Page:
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Google - More Than Just a Search Engine, More a Way of Life
But beware "Google padding" by students, says professor.

In a remarkable article at the weekend in the New York Times, Google has broken a new record: it's become the subject, not of technology journalism, but of lifestyle journalism.

Writing in the "Fashion & Style" section of the Times, writer David Hochman rattles through the usual Google success stories, such as the recovery of no fewer than 4 of the 5 left-handed electric guitars stolen from Robert McLaughlin that, when Googled, turned out to be on sale by the thief in a live auction. But much more interesting is his escursion into the realms of philosphy, such as when he quotes Esther Dyson, publisher of Release 1.0 and technology uber-guru:

"In one sense, with Google, everything is knowable now. We were much more passive about information in the past. We would go to the library or the phone book, and if it wasn't there, we didn't worry about it. Now, people can't as easily drift from your life. We can't pretend to be ignorant." But the flood of unedited information, she said, demands that users sharpen critical thinking skills, to filter the results. 'Google,' she said, 'forces us to ask, 'What do we really want to know?' "

When Hochman asked Craig Silverstein, mind you - Google's director of technology and its first employee - whether Google changes the world, he wasn't quite as convinced as Dyson. "Not necessarily," he replied. "But we think Google makes conversations richer and more fruitful. With it, you improve the quality of discourse. Or at least have bar arguments that are more well-informed."

Very down-to-earth for a director of technology.

Google Inc. co-founder Sergey Brin and Larry Page, both of whom Forbes magazine added to its list of the world's richest people this month, is equally candid that Google is not yet a philospher's stone, and will go on improving:

"Google's major limitations have to do with the devices you access it with today. The Web is an infinite improvement over the library, but in the future, people won't hold off on searching. Ideally, you'll access the world's information almost as easily as you access your own memory."

Another drawback familiar to us all was underlined in the article by Leon Botstein, the president of Bard College and music director of the American Symphony Orchestra.

"That you found it on Google doesn't make it right," he tells Hochman, adding that he's concerned Google is a ticket to procrastination, a vehicle for intellectual fakery, and a forum for crackpots and conspiracy theorists.

The trouble is, in other words, that despite those queries that return 753,000 Internet links in 0.34 second, Google is by no means a fount of human knowledge - it's short on history, since most Web pages have been created since 1995, and is overloaded with sex, sports, conspiracy theories, and pop stars.

"Its algorithm for indexing search results is based on popularity," writes Hochman, "not necessarily accuracy." He continues:

"The more links a Web page has, the higher its rank on Google. Type 'apple' and expect to wade through dozens of results out of more than 28 million before arriving at a Web site even closely related to the fruit."

Here's how Leon Botstein expresses it:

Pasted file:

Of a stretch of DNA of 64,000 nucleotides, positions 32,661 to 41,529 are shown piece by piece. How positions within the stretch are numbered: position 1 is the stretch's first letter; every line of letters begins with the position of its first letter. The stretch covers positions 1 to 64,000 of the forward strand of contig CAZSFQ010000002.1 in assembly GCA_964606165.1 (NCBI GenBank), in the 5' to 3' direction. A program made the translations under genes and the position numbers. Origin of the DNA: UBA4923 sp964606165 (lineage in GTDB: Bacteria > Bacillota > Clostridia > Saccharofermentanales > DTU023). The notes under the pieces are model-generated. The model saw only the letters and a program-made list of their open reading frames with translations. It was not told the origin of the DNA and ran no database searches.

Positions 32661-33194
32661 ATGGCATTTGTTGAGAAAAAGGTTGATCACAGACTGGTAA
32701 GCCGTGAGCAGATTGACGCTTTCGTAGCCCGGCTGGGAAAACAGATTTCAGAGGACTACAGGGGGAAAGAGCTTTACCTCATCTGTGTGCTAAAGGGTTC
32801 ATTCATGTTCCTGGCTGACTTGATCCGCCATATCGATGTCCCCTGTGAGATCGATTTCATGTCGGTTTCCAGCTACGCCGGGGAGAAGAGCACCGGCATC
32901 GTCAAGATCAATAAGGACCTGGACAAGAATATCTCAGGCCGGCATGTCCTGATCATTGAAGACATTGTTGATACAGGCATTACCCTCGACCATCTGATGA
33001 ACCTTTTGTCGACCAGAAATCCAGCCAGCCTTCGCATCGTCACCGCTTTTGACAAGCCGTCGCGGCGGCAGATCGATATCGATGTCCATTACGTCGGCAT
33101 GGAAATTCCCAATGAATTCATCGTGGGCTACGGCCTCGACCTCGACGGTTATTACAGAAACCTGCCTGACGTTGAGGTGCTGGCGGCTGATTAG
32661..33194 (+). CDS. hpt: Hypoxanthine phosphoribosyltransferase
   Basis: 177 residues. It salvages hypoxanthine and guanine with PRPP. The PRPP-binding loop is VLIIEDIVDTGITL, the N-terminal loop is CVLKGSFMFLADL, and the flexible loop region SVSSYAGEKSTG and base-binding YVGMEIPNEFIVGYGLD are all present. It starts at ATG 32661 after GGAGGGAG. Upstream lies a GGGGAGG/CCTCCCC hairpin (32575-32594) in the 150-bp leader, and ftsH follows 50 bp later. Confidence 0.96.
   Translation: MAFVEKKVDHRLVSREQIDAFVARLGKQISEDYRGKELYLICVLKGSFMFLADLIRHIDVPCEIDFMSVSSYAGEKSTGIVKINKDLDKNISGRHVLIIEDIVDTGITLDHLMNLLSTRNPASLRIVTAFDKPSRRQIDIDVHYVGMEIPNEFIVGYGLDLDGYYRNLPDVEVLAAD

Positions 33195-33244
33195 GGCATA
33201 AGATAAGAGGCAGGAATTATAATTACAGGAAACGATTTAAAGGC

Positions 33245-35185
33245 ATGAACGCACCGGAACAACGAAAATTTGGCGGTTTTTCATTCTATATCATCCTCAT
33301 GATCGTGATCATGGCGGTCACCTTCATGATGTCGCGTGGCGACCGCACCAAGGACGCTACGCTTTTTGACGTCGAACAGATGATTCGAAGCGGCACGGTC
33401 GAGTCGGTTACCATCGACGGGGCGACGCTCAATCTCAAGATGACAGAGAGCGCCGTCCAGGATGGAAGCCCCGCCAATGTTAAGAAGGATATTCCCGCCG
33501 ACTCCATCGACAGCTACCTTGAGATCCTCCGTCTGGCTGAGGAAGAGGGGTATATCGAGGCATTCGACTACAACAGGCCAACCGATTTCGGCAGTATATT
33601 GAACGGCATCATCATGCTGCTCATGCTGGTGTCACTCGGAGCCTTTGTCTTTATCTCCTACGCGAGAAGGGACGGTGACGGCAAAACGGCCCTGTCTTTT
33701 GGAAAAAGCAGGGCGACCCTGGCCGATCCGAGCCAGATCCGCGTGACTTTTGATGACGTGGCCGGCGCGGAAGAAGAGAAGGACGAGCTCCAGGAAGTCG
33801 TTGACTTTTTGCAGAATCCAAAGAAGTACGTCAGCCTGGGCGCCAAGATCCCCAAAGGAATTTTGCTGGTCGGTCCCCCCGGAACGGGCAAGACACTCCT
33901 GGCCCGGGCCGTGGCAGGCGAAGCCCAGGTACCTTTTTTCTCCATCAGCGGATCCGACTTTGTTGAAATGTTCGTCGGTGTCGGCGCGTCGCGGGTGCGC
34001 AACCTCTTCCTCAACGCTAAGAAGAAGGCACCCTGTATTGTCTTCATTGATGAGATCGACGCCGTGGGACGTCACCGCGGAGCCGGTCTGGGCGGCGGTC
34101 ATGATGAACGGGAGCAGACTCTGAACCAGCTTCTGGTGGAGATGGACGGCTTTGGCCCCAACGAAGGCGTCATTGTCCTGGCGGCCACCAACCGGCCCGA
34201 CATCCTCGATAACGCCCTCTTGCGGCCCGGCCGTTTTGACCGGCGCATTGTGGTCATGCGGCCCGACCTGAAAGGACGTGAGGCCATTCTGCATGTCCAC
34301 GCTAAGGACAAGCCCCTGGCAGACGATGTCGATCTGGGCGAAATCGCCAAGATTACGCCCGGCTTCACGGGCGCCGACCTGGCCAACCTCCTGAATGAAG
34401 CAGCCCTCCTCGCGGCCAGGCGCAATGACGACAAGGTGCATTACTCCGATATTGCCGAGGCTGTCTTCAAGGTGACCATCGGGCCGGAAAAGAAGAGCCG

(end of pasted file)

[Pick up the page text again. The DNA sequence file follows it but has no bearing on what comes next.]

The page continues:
"Google padding is replacing true research in classrooms. In general, it overwhelms you with too much information, much of which is hopelessly unreliable or beside the point. It's like looking for a lost ring in a vacuum bag. What you end up with mostly are bagel crumbs and dirt."

 

About Jeremy Geelan
Jeremy Geelan is Chairman & CEO of the 21st Century Internet Group, Inc. and an Executive Academy Member of the International Academy of Digital Arts & Sciences. Formerly he was President & COO at Cloud Expo, Inc. and Conference Chair of the worldwide Cloud Expo series. He appears regularly at conferences and trade shows, speaking to technology audiences across six continents. You can follow him on twitter: @jg21.

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Reader Feedback: Page 1 of 1

MistyChart is a java based charting component. MistyChart requires java Plug-in 1.4. MistyChart supports close to 50 chart formats. Some of the chart formats supported are pie, column, 3d column, stock, etc

We should also mention the many useful third party additions that Google has spawned in the developer community, like Googlism (www.googlism.com) and Google Alert (www.googlealert.com), which uses the Google API.

Google emphasises that it clearly seperates paid search results from natural search results (i.e. the nicely coloured bits are the paid results). Also, be careful about what you see on Google Watch.org. The bloke behind that created it because he couldn't seem to get good positions on Google and decided that it was a personal vendetta against him, without looking into why he wasn't getting high rankings.

Google may be good, but it still has a long way to go before it is good enough. The example of searching for Paris Hilton is a good one too. Do you want the Hotel or the Socialite? Try it, see what you get ;o)

Anyone who thinks google is so wonderful should have a look at the material on google-watch.org
Really scary !

Google indeed is a very, very valuable source of information. But it was even better in its beginning. Since Google allows to buy ranks, it is no longer really trustworthy. You never can be sure, why a link is in first position: money or impact.




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